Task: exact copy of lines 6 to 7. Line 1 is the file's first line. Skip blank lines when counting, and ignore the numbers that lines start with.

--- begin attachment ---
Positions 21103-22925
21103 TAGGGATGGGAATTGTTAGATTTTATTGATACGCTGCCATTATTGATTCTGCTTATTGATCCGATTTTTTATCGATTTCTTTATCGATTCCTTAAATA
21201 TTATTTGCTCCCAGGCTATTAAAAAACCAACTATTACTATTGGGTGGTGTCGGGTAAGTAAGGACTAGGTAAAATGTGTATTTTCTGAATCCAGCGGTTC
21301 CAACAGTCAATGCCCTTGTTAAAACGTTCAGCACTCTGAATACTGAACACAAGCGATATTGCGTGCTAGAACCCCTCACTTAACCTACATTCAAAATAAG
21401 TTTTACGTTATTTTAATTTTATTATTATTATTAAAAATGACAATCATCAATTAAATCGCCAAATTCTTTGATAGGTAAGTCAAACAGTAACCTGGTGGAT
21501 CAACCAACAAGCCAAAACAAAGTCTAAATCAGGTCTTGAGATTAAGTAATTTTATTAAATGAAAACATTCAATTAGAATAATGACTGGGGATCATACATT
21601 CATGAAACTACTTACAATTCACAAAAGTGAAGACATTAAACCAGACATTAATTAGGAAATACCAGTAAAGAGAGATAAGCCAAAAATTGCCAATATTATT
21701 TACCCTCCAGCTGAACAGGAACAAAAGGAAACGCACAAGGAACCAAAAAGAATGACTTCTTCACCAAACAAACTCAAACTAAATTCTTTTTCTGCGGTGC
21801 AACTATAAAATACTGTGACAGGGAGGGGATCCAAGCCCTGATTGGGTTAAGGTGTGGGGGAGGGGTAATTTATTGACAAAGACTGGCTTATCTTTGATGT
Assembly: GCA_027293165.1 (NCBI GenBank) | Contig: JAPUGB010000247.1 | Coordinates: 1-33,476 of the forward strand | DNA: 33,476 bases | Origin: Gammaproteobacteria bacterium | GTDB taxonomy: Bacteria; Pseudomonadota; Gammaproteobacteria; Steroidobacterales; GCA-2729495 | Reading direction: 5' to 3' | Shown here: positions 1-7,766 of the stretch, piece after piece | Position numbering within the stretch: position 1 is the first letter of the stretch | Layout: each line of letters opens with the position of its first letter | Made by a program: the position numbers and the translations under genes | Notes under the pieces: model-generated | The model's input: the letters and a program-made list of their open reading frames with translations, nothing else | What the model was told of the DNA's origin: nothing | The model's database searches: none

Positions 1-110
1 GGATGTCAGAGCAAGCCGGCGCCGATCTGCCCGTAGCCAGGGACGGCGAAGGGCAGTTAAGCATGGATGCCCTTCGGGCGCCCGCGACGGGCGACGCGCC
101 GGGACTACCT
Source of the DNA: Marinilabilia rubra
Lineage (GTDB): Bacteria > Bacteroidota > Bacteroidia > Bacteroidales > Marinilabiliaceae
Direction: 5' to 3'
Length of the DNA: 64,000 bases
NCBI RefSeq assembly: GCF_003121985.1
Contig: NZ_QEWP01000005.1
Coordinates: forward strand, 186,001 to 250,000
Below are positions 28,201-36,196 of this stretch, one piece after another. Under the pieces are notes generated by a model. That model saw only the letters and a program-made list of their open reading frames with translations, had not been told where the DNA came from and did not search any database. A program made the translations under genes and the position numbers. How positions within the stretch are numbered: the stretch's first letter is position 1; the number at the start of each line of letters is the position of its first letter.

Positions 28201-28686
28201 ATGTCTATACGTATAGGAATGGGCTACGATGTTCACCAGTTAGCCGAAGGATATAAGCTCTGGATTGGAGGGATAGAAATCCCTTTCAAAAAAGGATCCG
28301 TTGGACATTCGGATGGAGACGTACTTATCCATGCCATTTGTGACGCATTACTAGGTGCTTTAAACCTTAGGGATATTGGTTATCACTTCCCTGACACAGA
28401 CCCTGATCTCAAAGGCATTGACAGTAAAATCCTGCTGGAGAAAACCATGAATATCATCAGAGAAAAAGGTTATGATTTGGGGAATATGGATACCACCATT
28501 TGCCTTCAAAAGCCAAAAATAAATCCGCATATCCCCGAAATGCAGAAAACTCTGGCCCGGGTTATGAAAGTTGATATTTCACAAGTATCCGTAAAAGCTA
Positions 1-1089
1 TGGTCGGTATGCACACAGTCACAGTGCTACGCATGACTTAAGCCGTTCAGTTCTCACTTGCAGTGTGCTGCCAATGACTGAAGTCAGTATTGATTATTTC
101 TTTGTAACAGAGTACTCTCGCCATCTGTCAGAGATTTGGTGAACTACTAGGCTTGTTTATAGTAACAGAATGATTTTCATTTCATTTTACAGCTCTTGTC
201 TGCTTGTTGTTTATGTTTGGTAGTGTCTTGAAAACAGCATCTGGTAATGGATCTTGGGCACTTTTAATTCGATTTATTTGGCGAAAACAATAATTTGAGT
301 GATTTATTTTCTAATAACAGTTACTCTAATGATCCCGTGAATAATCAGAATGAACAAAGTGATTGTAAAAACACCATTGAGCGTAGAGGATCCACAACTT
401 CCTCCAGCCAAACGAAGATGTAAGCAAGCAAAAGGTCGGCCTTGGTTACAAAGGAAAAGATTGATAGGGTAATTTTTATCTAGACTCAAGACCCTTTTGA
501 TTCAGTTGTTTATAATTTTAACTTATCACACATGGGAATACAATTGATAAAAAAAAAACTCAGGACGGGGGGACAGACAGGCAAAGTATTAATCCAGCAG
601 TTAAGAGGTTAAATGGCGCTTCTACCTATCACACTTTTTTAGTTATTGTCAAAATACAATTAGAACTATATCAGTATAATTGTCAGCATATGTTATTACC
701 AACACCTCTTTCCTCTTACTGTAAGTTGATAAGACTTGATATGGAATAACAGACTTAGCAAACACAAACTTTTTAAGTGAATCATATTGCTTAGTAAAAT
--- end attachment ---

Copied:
21501 CAACCAACAAGCCAAAACAAAGTCTAAATCAGGTCTTGAGATTAAGTAATTTTATTAAATGAAAACATTCAATTAGAATAATGACTGGGGATCATACATT
21601 CATGAAACTACTTACAATTCACAAAAGTGAAGACATTAAACCAGACATTAATTAGGAAATACCAGTAAAGAGAGATAAGCCAAAAATTGCCAATATTATT